Adult coloring books seem to be a strong trend lately. For my birthday this year, I found four of them on my desk complete with colored pencils and crayons from an anonymous co-worker. I took the hint and tried it out. Below was my first attempt.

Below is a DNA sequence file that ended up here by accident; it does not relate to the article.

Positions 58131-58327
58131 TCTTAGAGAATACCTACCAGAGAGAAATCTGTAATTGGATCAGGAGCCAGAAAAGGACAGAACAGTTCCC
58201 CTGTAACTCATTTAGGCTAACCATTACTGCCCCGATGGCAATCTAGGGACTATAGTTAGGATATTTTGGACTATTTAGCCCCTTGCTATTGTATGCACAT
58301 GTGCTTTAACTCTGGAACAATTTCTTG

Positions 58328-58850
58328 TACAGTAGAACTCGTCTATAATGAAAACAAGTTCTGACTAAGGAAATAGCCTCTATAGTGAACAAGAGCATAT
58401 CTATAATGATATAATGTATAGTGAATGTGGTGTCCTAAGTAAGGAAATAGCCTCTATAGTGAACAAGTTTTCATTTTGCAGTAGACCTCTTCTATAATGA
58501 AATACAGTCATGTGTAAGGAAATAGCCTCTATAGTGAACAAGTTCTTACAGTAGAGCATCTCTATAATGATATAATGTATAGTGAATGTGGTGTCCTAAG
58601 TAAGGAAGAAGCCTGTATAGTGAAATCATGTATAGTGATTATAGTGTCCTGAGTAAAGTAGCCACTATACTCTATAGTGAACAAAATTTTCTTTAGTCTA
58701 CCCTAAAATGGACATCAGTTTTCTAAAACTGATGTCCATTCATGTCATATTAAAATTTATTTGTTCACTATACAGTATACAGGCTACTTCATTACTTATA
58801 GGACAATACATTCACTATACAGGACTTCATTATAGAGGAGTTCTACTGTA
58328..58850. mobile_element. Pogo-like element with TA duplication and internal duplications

What began as an innocent coloring project immediately struck a nerve with my somewhat OCD tendencies. Why I started with a blue flower, I have no idea, but ultimately it ended up stressing me out completely as I tried to balance the colors to not have any one color be dominant. It also doesn’t seem to have any cohesive pattern so finding the patterns within the patterns while it was still black and white really didn’t become apparent until I was almost finished with the entire page. Then there was the pattern underneath the pattern which looked a little bit to me like satin quilting so I tried to get artistic with shadowing and shading and it just ended up looking a bit demonic rather than the plush satin texture that I was intending. The result which is a strange chaotic mess, in my eyes, is why as a winemaker I always have a plan to start. I always envision what the wine should look like at the end so that every step along the way has a purpose and a direction. This picture continues to stress me out just looking at it now but even as stressed as I was, I was driven to finish it. To see if, after everything started out strange and wrong, I could pull it back to something interesting. There are many times I’ve had to do the same thing as a winemaker and it is no where near as relaxing as an easy ferment but the sense of accomplishment at the end is a good feeling.